Today I'm talking about my experiences as a working (outside of the home) and a work at home homeschooling parent. It's a bit of a loaded topic but as I have done both I'm comfortable commenting on the subject for the sake of sharing my experiences :)
When Alexandra (now 20) was young I was a sole parent and lucky enough to work in an industry that supported me taking her to work with me from the age of 9 months, once I felt able and impoverished enough to return to the workforce. I also worked fairly late into my pregnancy so the physical/mental transition back to work wasn't a huge wrench.
Taking Alex to work with me went relatively smoothly until she started school, when I just altered my work hours to accommodate her school day. I remarried not long after this and arrangements went fairly smoothly until problems at school started and worsened over the course of several years, putting a strain on us all emotionally and until we decided to school Alexandra at home.
In the meantime, we welcomed Jay into the family unit, and he was a toddler by the time we withdrew Alex from school. I was mainly at home, doing occasional relief days at work when my husband was available to look after the kids. I left work within the first few months of homeschooling Alex, where I remained for nearly ten years, until Freida was six and Jay was nine.
I'm telling all of this to illustrate the diverse nature of homeschooling families, we're not all two parent married forever units with a massive single income. There are plenty of those, as are there plenty of awesome single mums and dads, blended families, and low income couples meandering the homeschooling path these days.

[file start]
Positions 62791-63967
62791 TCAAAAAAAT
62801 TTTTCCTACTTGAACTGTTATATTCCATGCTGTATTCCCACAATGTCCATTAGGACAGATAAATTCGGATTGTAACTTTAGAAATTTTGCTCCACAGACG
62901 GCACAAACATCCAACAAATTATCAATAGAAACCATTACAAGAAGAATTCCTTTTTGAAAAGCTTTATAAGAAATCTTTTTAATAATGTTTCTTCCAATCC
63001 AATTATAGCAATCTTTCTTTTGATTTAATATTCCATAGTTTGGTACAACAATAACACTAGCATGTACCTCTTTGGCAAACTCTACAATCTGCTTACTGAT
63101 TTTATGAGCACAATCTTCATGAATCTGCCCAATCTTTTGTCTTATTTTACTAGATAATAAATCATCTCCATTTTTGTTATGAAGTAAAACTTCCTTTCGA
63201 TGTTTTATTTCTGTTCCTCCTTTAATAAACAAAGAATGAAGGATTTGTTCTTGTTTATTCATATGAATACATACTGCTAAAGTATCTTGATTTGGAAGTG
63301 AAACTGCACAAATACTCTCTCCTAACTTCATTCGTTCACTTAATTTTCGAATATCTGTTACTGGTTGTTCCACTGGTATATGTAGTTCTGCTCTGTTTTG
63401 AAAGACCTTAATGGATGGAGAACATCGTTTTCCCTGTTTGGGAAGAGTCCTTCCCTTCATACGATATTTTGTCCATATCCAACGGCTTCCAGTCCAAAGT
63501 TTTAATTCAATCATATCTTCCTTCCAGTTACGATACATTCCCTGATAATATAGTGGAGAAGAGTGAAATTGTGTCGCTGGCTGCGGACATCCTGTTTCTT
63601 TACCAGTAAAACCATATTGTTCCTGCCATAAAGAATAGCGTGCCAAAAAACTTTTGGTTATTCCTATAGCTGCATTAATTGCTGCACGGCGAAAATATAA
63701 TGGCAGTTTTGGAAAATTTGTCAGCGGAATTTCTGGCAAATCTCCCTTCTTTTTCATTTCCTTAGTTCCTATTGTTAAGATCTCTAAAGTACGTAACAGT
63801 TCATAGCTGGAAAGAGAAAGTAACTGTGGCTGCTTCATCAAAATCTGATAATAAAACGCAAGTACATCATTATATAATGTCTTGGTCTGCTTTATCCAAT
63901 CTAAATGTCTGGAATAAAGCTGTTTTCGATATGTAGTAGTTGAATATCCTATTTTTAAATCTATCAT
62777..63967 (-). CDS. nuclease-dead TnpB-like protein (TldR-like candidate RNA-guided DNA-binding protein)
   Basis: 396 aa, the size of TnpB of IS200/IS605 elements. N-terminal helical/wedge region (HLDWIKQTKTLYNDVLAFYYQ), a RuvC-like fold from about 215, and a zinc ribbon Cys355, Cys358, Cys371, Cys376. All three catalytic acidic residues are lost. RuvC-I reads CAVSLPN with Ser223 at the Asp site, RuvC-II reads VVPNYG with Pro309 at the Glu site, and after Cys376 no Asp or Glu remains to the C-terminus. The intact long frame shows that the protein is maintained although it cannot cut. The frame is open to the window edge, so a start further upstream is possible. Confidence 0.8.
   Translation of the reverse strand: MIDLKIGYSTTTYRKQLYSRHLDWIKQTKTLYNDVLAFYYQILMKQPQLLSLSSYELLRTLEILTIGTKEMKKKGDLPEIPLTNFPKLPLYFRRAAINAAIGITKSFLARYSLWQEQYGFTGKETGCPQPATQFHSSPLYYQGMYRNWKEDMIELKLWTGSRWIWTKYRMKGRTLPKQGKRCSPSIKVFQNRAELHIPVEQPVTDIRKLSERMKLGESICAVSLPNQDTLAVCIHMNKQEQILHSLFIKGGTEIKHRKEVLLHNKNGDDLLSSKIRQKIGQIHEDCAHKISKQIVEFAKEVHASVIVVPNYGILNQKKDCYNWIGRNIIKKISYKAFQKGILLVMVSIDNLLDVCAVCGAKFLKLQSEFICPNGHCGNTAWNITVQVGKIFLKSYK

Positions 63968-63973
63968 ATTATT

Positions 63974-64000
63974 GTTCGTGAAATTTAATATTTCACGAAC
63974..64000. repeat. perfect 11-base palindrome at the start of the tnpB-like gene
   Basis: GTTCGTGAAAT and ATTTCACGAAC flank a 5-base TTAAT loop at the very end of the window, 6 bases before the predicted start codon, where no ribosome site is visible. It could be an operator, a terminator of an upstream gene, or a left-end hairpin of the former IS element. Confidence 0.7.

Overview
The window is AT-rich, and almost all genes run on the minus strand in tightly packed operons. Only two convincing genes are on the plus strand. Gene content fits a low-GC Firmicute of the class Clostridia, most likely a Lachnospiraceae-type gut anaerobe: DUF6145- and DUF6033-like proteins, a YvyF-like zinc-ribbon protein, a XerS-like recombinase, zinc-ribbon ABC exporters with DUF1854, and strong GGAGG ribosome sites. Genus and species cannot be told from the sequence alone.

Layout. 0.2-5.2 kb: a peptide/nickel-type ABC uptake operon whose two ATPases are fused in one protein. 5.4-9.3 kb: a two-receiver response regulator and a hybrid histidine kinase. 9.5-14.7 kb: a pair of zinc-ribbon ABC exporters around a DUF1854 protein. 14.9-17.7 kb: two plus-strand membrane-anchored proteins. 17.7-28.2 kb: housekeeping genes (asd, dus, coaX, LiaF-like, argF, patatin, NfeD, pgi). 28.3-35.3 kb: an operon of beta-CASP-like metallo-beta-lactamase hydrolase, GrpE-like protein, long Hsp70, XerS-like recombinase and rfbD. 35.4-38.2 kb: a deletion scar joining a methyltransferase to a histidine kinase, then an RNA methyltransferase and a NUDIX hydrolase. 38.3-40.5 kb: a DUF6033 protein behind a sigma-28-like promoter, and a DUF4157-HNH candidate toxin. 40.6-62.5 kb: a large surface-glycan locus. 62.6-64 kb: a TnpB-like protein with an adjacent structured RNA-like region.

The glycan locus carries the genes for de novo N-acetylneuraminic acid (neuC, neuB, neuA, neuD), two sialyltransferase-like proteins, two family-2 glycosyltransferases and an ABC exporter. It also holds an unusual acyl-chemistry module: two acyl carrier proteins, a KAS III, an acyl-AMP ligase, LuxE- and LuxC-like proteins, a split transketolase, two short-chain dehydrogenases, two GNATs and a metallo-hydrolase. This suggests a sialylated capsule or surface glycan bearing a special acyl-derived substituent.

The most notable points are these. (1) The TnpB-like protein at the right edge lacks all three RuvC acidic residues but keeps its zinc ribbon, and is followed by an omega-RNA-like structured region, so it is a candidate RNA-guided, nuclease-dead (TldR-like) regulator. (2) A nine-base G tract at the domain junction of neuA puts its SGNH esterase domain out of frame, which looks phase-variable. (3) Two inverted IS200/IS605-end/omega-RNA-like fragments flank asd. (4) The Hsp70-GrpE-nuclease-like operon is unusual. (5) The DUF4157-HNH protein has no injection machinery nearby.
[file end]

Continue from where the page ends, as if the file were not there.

I have since stepped back from work and will take time to focus on homeschooling while my kids are young, but they don't see my years at work as damaging or torturous as my guilt at being an 'absent' parent would trick me into believing. When I mentioned my tiredness, thinking I was the most impatient, negligent homeschooling parent ever they would look at me quizzically and say "it's fine Mum" and as they appear happy and content I just have to believe them.
Fortunately, I had the option to alter our lifestyle to accommodate being at home with our kids, and most homeschoolers I know are proficient at adapting their outgoings to suit a one income wage bracket. However, not everyone has the option to homeschool without working, nor do they necessarily want to. The camaraderie, feeling of achievement and joy of working keeps many people in the workforce by choice.
Working as a parent (especially a primary carer) can be guilt inducing though. Especially working as a homeschool parent, in my experience, can leave you feeling as if you are in a definite minority group. I think this will lessen generally over time as more people choose to homeschool and society caters more for homeschooled kids and their families who need/choose to work.
I know of several workplaces where companies have a kids room set up for employees where there is a lounge, computer, air hockey, pool table etc where older kids can spend a few hours to a day a week hanging out and allowing both parents to work guilt free for a limited time. This is still definitely rare but is becoming more common all the time.
I have a renewed respect for those courageous souls who continue to homeschool while working outside of the home as well as those committed stay at home parents who face the question 'so what do you do?' on a regular basis. I have an appreciation for the many different forms that homeschooling families take and a renewed desire to not judge anyone's journey. I have hope for a future more accommodating to working families and their children as homeschooling continues to grow in popularity.
Right now though, I'm off for a hike at our local conservation park with my beautiful children, just because we feel like it :)
Talk Soon, Cynthia x